Steam for Linux game list leaks out early

October 9, 2012 // 9:15 a.m.

Tags: #digital-distribution #linux #linux-gaming #linux-steam #pc-gaming #steam #steam-for-linux #valve

Entries in Valve's Content Description Record database for Steam have appeared listing native Linux support for a raft of games, giving those looking forward to the digital distribution system's appearance on the open source OS a hint of things to come.

Held by Valve itself, the Content Description Record (CDR) database is used to distribute information regarding available games to the Steam client software. Access, however, is open, which has led to the development of CDR parsers capable of providing data above and beyond that revealed by the Steam client itself. With games appearing in the CDR database ahead of their reveal in the Steam client, this includes pre-release information - and, in this case, support for an as-yet unreleased Linux Steam client.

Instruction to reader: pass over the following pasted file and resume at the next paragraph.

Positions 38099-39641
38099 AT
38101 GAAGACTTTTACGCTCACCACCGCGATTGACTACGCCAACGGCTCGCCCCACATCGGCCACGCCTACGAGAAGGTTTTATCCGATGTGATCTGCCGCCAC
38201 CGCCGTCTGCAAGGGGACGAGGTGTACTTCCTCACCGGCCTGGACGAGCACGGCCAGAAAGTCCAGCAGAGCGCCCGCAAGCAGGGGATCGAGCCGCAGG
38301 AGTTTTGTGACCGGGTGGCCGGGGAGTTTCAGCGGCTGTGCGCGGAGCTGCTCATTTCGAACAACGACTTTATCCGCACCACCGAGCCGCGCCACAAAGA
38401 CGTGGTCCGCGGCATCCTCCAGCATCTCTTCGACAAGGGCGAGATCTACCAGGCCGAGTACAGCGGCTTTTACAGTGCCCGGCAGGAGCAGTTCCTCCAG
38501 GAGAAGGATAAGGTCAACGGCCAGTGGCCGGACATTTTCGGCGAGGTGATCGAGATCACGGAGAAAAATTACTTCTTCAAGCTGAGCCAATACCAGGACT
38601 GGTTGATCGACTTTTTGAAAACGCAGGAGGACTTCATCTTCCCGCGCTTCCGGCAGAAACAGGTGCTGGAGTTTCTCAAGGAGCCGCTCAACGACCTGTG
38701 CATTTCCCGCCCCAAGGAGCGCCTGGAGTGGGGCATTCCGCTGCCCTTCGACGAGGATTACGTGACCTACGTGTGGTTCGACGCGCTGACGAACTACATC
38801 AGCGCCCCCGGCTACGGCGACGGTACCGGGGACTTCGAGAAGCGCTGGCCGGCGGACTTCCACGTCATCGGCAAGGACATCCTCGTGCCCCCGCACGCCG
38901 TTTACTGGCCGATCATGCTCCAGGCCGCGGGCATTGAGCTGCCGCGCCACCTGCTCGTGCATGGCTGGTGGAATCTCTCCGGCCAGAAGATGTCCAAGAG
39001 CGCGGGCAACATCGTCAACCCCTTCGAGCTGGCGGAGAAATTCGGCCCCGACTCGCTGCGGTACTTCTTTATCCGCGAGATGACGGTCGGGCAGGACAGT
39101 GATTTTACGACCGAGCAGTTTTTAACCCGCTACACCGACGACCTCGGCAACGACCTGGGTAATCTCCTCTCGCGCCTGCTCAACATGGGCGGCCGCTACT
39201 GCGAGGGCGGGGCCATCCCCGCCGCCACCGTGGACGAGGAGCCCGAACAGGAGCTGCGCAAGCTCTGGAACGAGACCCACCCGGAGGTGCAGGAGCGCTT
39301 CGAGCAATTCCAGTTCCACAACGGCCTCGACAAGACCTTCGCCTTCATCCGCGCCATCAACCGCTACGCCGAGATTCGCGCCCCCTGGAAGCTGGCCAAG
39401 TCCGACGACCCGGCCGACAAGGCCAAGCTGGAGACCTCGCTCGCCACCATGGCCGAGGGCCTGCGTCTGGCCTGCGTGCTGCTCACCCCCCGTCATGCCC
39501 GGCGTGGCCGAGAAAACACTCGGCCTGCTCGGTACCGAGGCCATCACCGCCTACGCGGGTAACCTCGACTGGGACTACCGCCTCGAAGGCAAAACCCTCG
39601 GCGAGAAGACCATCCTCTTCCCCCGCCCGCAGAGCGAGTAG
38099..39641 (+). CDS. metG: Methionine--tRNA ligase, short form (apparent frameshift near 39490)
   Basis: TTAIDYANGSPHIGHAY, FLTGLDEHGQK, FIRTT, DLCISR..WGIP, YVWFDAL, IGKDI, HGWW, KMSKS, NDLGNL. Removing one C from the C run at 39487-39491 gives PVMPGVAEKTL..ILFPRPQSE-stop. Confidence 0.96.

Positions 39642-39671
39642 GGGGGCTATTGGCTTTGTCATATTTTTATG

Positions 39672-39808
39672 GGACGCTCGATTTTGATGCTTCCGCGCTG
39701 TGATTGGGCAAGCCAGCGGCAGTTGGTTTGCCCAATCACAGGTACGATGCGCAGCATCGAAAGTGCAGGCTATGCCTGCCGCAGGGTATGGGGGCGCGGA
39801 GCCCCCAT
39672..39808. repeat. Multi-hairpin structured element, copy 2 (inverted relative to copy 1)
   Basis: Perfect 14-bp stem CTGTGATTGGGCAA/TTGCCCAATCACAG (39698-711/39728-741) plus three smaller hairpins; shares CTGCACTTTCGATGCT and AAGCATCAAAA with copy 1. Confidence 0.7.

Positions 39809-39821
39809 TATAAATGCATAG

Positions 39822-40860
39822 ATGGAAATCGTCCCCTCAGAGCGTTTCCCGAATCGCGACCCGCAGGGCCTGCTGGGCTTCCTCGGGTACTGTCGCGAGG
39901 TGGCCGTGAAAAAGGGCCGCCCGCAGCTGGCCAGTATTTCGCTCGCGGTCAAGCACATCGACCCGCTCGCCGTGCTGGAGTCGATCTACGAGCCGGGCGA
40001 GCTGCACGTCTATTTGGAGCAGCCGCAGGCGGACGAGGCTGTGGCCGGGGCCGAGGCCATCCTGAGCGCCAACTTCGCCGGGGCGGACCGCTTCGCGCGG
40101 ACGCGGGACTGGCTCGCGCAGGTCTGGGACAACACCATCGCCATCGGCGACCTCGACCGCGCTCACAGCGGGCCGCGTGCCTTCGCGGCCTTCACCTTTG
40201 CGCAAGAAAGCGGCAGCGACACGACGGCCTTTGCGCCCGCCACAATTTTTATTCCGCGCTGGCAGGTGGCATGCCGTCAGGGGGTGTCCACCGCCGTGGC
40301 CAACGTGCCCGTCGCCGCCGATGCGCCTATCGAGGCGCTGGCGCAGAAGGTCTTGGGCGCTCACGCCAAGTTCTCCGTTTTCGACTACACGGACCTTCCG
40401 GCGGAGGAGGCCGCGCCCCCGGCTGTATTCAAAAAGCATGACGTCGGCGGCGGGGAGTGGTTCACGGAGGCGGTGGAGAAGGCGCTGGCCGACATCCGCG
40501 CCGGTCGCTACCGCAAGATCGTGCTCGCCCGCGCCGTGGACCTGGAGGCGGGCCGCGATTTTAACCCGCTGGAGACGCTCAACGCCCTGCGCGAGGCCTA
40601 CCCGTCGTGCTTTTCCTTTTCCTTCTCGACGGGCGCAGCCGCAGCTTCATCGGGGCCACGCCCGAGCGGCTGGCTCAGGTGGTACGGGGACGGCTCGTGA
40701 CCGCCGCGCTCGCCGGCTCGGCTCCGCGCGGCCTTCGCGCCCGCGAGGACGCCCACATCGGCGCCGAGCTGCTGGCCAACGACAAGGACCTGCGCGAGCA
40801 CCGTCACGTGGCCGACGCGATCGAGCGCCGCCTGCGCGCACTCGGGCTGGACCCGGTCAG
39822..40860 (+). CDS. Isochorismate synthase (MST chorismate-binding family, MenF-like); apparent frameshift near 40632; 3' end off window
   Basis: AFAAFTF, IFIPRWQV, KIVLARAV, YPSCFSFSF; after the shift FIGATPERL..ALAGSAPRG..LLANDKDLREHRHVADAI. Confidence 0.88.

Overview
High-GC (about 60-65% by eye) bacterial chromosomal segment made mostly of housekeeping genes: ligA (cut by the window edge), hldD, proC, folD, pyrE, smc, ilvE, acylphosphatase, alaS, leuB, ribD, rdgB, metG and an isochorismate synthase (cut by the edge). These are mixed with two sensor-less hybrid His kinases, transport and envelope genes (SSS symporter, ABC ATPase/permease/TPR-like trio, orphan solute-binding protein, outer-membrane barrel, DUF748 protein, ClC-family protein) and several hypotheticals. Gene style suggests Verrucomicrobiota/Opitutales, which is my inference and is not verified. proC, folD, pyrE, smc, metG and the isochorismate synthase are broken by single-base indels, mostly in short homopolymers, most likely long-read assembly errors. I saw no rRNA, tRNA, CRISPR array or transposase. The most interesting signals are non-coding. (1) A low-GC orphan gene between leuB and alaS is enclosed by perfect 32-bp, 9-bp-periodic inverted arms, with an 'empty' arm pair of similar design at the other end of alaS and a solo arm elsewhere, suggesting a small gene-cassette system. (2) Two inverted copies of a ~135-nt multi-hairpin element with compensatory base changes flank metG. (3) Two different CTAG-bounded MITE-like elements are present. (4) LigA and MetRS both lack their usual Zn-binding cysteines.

According to a community list of Steam games with native Linux versions those taking part in the Linux Steam Beta can expect to play a selection of somewhat outdated games at launch comprising Amnesia: The Dark Descent, Crusader Kings 2, Cubemen, Dynamite Jack, Eversion, Galcon Fusion, Serious Sam 3: BFE, Solar 2, SpaceChem, Steel Storm: Burning Retribution, Superbrothers: Sword and Sworcery EP, Trine 2, Waveform and World of Goo.

Of those games, native Linux versions have been available for some time making them obvious choices for Valve to test out its native Linux Steam client while it works on improving the performance of its own first-party titles on the operating system. While a good selection of games, the list is but a small percentage of the overall number of games already listed on Steam which have a Linux port available - suggesting that the quantity could grow rapidly at launch.

With Valve boss Gabe Newell personally overseeing the Steam for Linux client development, and vocal in his dislike for Microsoft's upcoming Windows 8 OS, the Steam Linux client looks on set for a high-profile launch - just nine years after the service appeared on Windows.

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